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The Master and His Emissary: The Divided Brain and the Making of the Western World

2009 . Iain McGilchrist



About the book


Why is the brain divided? The difference between right & left hemispheres has been puzzled over for centuries. In a book of unprecedented scope, McGilchrist draws on a vast body of recent brain research, illustrated with case histories, to reveal that the difference is profound—not just this or that function, but two whole, coherent, but incompatible ways of experiencing the world. The left hemisphere is detail oriented, prefers mechanisms to living things & is inclined to self-interest. The right hemisphere has greater breadth, flexibility & generosity. This division helps explain the origins of music & language, & casts new light on the history of philosophy, as well as on some mental illnesses. The 2nd part of the book takes a journey thru the history of Western culture, illustrating the tension between these two worlds as revealed in the thought & belief of thinkers & artists, from Aeschylus to Magritte. He argues that, despite its inferior grasp of reality, the left hemisphere is increasingly taking precedence in the modern world, with potentially disastrous consequences. List of Illustrations Acknowledgments Introduction Asymmetry and the brain -- What do the two hemispheres 'do'? -- Language, truth and music -- The nature of the two worlds -- The primacy of the right hemisphere -- The triumph of the left hemisphere -- Imitation and the evolution of culture -- The ancient world -- The Renaissance and the Reformation -- The Enlightenment -- Romanticism and the Industrial Revolution -- The modern and post-modern worlds Conclusion Notes Bibliography Index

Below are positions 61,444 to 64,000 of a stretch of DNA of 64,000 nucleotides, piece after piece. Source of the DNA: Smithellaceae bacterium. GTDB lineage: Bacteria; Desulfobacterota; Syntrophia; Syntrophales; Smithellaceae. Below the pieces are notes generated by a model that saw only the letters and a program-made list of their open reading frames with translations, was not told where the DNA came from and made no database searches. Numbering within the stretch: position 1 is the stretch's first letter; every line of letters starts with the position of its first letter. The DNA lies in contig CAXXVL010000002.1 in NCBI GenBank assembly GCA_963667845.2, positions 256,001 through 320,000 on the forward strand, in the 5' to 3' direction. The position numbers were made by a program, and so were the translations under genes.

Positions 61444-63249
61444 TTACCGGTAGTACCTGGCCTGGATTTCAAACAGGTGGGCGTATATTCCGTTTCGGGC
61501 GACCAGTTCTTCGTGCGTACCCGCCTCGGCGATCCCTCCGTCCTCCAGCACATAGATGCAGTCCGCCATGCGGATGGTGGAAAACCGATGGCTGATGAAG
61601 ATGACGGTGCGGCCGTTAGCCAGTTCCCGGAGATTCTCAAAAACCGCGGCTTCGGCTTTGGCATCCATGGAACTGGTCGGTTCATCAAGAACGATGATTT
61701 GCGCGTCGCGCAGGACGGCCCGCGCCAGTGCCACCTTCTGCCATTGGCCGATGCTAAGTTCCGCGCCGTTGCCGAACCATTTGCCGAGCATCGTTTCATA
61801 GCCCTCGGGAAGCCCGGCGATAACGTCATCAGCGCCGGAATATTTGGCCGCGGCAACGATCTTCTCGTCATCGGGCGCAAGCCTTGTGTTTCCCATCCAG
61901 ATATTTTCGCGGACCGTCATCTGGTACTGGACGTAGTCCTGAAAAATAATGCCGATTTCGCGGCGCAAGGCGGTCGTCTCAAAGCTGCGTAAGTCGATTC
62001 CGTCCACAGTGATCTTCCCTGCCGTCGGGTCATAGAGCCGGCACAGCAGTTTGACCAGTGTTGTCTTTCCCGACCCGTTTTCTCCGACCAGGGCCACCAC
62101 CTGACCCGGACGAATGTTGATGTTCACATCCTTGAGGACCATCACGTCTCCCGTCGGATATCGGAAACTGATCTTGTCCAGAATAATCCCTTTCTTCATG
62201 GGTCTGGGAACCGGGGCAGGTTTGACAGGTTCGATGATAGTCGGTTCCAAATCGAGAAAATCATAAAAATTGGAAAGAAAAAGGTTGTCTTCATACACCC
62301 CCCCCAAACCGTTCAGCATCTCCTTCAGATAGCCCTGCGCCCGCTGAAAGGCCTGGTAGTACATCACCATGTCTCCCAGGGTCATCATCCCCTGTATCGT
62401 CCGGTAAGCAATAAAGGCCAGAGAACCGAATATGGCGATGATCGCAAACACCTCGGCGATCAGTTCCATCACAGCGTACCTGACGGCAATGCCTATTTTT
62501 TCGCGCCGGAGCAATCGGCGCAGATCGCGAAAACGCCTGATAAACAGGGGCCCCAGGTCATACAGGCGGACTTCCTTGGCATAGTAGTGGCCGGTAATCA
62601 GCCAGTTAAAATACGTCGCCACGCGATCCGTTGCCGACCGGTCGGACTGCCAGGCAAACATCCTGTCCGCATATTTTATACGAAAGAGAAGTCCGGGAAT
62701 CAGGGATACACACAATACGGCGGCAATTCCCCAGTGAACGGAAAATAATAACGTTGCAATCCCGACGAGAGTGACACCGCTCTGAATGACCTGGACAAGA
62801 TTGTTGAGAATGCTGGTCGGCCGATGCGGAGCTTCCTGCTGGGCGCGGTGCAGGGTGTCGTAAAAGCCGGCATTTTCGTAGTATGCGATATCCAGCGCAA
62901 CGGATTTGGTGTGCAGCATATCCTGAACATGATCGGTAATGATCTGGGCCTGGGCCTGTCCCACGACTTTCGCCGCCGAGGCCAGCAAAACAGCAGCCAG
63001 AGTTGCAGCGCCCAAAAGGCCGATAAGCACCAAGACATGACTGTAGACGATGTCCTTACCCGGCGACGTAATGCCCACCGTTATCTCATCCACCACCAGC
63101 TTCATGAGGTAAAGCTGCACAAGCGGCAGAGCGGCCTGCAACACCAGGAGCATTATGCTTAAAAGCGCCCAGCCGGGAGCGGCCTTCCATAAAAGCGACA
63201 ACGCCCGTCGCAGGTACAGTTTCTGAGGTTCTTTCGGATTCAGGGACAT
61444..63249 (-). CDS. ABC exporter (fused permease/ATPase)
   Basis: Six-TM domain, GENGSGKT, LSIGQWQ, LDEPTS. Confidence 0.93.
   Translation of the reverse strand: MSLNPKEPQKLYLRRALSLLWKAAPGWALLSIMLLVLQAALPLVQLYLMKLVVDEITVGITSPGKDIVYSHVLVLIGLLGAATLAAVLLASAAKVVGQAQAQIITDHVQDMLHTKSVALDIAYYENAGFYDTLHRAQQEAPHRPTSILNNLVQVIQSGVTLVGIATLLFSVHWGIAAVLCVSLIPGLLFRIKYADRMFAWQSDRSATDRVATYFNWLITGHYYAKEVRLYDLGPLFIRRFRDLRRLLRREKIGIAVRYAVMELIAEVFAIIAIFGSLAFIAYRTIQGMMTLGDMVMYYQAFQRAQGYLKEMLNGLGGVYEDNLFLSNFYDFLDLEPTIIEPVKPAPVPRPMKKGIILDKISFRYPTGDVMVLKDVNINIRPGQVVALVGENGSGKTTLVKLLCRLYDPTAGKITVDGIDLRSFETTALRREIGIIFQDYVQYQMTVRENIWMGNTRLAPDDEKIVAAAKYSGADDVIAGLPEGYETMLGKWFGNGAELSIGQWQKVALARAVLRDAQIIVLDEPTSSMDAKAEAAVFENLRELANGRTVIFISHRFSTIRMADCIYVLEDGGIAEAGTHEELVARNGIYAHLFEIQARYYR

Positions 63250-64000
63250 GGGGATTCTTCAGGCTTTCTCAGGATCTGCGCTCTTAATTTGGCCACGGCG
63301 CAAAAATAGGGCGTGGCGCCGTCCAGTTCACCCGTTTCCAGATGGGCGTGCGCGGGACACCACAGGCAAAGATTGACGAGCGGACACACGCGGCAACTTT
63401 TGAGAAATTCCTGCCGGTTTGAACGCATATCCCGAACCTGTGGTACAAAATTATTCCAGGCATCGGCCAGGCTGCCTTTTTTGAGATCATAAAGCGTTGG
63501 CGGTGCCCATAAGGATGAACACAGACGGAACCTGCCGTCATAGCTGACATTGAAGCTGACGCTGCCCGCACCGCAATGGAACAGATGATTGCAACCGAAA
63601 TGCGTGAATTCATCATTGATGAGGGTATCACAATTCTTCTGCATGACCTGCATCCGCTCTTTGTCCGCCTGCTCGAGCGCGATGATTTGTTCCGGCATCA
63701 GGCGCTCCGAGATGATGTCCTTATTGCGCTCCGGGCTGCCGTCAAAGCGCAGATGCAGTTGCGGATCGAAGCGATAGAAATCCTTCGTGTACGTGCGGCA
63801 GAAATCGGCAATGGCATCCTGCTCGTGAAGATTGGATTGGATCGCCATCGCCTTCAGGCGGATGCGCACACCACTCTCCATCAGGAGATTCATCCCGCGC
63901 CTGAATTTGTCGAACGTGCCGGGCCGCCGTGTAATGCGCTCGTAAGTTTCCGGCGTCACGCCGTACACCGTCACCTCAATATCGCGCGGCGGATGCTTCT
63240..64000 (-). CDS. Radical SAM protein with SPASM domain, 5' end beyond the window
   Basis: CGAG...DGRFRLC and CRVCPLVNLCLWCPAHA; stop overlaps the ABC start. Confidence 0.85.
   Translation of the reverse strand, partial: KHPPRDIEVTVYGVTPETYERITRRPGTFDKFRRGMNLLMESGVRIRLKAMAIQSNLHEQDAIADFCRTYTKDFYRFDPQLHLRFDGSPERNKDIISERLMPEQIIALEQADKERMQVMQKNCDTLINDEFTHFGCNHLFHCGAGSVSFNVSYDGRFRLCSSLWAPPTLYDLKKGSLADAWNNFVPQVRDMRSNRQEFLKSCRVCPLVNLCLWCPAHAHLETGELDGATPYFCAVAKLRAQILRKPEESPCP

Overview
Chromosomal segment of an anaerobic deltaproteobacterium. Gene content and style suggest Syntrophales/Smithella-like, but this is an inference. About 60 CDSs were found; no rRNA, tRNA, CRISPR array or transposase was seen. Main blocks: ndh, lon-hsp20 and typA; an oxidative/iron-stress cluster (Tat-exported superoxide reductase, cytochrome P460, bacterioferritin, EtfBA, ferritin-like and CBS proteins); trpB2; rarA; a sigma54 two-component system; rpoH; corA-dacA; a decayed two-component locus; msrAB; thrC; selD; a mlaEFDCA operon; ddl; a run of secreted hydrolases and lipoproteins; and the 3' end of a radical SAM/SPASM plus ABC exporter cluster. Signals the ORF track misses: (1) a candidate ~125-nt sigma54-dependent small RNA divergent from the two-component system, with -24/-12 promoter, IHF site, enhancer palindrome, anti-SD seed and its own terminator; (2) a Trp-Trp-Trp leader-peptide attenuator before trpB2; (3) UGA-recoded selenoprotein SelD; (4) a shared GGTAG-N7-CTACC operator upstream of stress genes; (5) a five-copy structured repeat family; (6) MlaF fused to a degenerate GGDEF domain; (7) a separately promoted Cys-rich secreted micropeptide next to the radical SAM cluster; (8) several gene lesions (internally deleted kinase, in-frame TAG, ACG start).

Yale University Press




030014878X (ISBN13: 9780300148787)


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